Admittedly, it’s not ideal for use all year round. Auckland’s weather has something to do with that as we get a lot of rain and despite the fact that it’s well insulated it does get a bit cold in the winter.
But as anyone in NZ will tell you, Auckland has a serious housing shortage, a problem that’s been growing for some years now, which has caused a real problem with availability and inevitably the cost of housing has gone through the roof.
For me personally, (as some readers of this Blog may know) my life was turned upside down soon after the sleepout was built, when my wife of 27 years passed away following a 3 year battle with breast cancer. Since then I’ve remarried and between my new wife and myself, we have 6 daughters between us, mostly all grown up thankfully, but each one of them has had their difficulties finding (and keeping) a suitable roof over their heads.
Hence the sleepout is getting more use than it’s ever had. So this year I decided to focus on this part of the garden and do what I can to make it more comfortable and more usable. It was always my intention to do something along those lines but now there’s a need to shift it up a gear.
So, the first thing I planned to do was build a deck that goes all the way around the sleepout, in order to create more outdoor living space. Unfortunately, the guidelines on sleepouts prevent me from enlarging the sleepout itself. As you would expect from a keen gardener like me, it was important to ensure it blends in nicely with the garden.
So, the first job was to dig out the area where the deck would go, cutting into the bank sufficiently to create a reasonable space for the deck. That also meant there were 2 Pungas (tree ferns) that needed to be removed which I relocated to other parts of the garden. There were also 3 Lancewoods which were surprisingly easy to relocate. In the picture above one punga has already been removed with one still remaining. The Lancewoods are the 3 skinny trunks on the right of the photo.
I figured getting rid of more of the vegetation from around the sleepout may let more light in which will help keep the sleepout warmer and drier. Besides that, they were simply in the way.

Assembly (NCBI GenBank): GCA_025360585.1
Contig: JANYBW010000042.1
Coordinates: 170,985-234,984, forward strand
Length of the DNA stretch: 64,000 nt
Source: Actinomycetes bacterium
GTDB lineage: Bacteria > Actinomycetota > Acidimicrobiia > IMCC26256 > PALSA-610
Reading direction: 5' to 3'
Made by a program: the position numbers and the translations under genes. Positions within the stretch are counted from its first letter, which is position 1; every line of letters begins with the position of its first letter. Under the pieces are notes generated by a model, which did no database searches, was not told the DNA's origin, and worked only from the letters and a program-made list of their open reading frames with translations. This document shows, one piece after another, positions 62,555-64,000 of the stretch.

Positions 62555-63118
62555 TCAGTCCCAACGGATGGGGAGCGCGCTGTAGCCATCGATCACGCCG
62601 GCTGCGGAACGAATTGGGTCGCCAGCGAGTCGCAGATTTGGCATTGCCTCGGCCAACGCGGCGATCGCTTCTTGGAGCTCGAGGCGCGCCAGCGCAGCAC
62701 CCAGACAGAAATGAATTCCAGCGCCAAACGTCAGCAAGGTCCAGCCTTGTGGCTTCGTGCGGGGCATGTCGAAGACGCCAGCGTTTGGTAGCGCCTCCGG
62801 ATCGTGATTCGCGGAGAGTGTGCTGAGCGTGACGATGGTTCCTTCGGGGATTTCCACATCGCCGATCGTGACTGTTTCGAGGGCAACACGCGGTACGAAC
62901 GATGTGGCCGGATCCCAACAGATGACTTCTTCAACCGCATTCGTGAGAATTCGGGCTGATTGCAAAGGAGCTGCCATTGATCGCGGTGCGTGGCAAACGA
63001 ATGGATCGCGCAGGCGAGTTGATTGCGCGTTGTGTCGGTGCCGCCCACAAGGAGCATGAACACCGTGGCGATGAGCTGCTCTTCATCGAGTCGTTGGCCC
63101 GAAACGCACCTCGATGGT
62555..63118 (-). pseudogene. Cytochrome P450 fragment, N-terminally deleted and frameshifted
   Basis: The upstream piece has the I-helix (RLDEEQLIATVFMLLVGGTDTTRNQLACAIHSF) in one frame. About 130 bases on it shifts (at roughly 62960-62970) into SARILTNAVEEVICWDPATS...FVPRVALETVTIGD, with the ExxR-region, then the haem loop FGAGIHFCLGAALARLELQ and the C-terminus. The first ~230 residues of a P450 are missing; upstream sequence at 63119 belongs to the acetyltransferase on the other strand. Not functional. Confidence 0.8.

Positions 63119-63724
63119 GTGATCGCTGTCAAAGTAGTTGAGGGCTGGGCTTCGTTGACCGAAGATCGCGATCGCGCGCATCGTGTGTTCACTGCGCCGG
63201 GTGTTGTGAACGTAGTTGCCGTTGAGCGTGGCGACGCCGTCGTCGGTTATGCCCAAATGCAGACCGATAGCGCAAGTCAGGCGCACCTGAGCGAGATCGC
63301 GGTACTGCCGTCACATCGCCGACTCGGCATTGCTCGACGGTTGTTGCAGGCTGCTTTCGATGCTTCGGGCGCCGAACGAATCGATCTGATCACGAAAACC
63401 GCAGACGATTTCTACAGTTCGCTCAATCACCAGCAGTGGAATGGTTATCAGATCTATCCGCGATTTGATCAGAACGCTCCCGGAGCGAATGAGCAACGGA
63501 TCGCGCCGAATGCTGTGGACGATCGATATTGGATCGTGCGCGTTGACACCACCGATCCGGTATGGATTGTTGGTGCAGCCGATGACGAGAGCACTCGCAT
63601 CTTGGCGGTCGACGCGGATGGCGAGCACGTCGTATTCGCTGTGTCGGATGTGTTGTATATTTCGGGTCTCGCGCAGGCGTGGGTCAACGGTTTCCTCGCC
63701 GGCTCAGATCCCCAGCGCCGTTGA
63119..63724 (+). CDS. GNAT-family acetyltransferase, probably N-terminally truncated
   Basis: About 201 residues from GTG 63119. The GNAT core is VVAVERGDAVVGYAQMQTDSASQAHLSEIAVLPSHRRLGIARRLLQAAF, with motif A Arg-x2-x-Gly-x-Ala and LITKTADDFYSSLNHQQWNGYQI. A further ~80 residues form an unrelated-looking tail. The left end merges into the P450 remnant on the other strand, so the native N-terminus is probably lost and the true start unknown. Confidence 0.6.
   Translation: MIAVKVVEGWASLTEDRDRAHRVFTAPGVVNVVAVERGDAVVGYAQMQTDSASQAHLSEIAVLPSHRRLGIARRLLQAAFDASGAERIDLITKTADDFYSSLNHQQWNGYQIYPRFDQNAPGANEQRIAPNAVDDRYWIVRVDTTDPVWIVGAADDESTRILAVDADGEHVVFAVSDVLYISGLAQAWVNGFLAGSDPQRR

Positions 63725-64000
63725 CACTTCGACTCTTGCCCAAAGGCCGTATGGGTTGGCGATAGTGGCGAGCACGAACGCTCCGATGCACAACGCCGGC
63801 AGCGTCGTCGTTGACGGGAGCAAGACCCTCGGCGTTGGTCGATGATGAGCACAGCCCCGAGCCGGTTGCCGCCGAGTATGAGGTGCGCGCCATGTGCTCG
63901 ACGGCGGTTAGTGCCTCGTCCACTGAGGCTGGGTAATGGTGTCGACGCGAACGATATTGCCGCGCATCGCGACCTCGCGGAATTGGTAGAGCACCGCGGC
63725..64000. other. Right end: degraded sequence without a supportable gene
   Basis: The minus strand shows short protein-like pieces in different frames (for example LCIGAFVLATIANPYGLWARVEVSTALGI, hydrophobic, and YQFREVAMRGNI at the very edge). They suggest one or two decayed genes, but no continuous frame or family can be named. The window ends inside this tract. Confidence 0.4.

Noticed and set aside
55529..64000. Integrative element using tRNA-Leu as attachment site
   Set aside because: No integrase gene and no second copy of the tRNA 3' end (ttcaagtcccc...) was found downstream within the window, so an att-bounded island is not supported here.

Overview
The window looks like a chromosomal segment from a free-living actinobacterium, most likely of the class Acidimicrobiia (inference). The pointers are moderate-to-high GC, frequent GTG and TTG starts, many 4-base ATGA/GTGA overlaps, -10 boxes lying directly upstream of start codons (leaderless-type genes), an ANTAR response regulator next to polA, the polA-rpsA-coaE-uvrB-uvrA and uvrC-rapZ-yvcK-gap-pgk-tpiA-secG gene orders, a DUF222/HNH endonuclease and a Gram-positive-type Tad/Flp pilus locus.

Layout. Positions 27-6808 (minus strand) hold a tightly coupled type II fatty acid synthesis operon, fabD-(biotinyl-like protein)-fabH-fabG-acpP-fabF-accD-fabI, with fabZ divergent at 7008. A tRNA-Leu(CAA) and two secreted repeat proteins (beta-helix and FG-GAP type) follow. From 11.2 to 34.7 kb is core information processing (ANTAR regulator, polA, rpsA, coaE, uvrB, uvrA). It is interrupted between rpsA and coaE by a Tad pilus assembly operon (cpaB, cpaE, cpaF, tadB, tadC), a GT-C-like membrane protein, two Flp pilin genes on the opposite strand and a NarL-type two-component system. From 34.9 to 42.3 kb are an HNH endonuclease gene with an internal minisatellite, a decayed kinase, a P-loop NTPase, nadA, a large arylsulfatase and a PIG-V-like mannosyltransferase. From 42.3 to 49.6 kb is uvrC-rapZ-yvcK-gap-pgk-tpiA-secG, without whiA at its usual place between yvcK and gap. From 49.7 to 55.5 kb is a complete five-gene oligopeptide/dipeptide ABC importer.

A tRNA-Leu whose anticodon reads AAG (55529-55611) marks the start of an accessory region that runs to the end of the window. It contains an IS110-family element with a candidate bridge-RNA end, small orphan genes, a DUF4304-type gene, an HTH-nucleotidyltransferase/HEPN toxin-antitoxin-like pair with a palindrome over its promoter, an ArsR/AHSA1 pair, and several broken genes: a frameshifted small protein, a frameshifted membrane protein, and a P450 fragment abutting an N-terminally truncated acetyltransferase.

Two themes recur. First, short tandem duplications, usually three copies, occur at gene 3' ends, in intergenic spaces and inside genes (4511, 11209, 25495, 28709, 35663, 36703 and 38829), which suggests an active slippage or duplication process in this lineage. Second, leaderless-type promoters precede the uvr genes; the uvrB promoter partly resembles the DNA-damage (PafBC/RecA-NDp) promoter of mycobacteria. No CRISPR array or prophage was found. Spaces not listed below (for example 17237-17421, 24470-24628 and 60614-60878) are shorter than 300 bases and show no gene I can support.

I decided to continue with Keystone for the retaining wall, so after measuring everything out I figured out where I needed to install a couple of timber piles and a beam to support the deck. I was careful to ensure the height was just right so the new decking would be flush level with the old decking. Then I continued framing it up with 150x50mm joists.
Ultimately, the intention is to create some outdoor living space that is also weathertight, so I needed to install some posts and beams to hold up the roofing which would tie it in with existing roofing on the sleepout. This was all bolted to the framing for the deck which could only be done before the retaining wall was properly finished off otherwise I couldn't drill the holes and get the bolts through as the retaining wall butts up tightly to the decking.
I’m pretty sure this will eventually create a nice outdoor space especially from spring to autumn, and that bank will look nice once it’s all planted out.
The next job that needs doing involves a bit of storm water drainage. Part of the project so far has included re-positioning and levelling a large water tank that collects stormwater. The gully where the sleepout is situated is a natural water-course. Up until now I have not done anything to address all the water that flows directly underneath the sleep out following a heavy downpour.
That's my next job. Read about it here.